Re: [CR]Glorified Pipefitting? Lugs or Fillet?

(Example: Framebuilders:Chris Pauley)

Date: Mon, 26 Sep 2005 18:15:42 -0700
Subject: Re: [CR]Glorified Pipefitting? Lugs or Fillet?
From: "Brandon Ives" <>
In-Reply-To: <>

That's just gloppy chunks of brass compared to the Bill Philbrook I used to keep in my living room. Don't get me wrong Sam's good builder, but the seller is laying down the hype a little too heavy. Of course today was the starting day of the hypefest known as Interbike, so what do you expect.

As far as the history of fillet brazing it's goes back to the beginning of bikes. I have a safety frame from before 1910 that's all fillet. Also arc welding is not fillet brazing. Arc welding is like tig and mig welding using and electrical arc to melt the parent metal and the filler material is in general similar to the parent material. Fillet brazing is a method of adding a second metal dissimilar to the parent material as a joining material and not melting the parent metal. Fillet brazing could be done in theory with an arc welder, but it's usually done with a gas flame of some kind. best, Brandon"monkeyman"Ives Vancouver, B.C.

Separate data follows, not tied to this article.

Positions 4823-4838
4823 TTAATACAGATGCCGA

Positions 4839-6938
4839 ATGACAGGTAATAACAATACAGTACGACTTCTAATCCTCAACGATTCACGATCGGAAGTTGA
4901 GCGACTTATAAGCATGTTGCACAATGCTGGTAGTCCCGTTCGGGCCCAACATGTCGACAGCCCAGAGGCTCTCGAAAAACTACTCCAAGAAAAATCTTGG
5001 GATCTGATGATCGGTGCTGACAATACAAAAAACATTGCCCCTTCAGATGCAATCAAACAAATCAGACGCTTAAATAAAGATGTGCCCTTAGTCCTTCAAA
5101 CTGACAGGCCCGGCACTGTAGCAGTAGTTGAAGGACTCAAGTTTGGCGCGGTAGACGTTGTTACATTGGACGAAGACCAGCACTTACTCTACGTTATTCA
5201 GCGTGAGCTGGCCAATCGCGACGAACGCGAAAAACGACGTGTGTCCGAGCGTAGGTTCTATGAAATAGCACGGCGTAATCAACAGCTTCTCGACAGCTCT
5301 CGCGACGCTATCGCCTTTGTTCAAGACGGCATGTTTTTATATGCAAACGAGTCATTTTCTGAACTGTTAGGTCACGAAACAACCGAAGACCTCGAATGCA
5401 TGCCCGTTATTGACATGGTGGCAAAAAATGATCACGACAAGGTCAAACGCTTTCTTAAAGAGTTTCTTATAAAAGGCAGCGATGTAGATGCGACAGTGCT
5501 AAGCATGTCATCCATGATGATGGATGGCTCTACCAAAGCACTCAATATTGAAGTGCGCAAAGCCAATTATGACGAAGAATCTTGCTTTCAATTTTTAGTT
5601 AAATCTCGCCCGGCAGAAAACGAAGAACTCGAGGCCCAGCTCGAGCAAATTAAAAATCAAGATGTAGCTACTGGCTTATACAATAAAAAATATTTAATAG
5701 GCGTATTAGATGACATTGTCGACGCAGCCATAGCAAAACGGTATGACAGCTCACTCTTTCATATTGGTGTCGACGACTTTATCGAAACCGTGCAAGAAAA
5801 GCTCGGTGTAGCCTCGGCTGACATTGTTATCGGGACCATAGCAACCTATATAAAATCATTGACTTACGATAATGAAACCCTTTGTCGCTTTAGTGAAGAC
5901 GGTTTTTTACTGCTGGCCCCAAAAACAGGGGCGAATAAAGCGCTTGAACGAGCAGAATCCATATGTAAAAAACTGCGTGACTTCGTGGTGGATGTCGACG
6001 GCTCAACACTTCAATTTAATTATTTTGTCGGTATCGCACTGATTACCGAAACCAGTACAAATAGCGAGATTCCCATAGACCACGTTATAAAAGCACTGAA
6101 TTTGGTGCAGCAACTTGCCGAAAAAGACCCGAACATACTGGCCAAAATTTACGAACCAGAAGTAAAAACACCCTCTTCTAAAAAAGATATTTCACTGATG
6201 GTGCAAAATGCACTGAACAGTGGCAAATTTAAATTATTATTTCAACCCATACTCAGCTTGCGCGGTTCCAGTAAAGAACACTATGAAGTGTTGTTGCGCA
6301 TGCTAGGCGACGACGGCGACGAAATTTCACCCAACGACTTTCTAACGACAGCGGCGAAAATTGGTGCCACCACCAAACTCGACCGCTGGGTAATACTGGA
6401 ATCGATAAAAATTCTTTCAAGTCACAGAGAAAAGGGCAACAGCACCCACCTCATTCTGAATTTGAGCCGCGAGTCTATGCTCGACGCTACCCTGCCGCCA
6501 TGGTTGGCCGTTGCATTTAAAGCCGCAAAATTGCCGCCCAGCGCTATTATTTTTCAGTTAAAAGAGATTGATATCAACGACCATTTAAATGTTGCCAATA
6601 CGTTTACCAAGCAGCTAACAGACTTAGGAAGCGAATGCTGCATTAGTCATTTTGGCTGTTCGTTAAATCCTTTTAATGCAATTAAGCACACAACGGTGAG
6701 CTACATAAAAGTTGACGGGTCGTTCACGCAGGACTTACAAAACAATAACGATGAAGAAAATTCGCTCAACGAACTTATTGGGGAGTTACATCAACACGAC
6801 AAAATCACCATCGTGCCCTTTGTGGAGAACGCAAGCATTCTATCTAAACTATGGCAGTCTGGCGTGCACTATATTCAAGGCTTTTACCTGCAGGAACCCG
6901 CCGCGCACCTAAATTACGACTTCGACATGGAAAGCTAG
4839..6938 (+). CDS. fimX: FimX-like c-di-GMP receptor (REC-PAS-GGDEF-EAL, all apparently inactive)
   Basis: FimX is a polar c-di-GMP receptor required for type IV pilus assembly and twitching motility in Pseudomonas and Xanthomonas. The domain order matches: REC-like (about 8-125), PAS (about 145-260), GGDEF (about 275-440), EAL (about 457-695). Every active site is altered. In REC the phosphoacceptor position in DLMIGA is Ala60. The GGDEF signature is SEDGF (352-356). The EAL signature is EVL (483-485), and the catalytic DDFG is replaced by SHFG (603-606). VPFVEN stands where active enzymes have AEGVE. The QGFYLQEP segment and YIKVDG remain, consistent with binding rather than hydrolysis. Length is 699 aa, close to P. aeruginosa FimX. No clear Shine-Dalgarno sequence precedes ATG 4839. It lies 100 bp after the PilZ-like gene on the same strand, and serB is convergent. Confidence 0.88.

On Monday, Sep 26, 2005, at 17:39 US/Pacific, wrote:
> Ok, I am not sure if Sam Cotten would be considered a KoF but check
> out ebay item 7185592167 and read the description. To
> think that my Sachs is made out of wasing maching bits is
> depressing;-) Didn't Graeme Obree ride a bike he put together out of
> washing machine parts to an hour record?
> On a classical note. When and who did the first fillet brazing. I have
> a Holdsworth La Quelda 1948 was arc welded (Fillet). I am not sure
> when they first started doing that. Late 30's I think based on some
> advertisements I have seen.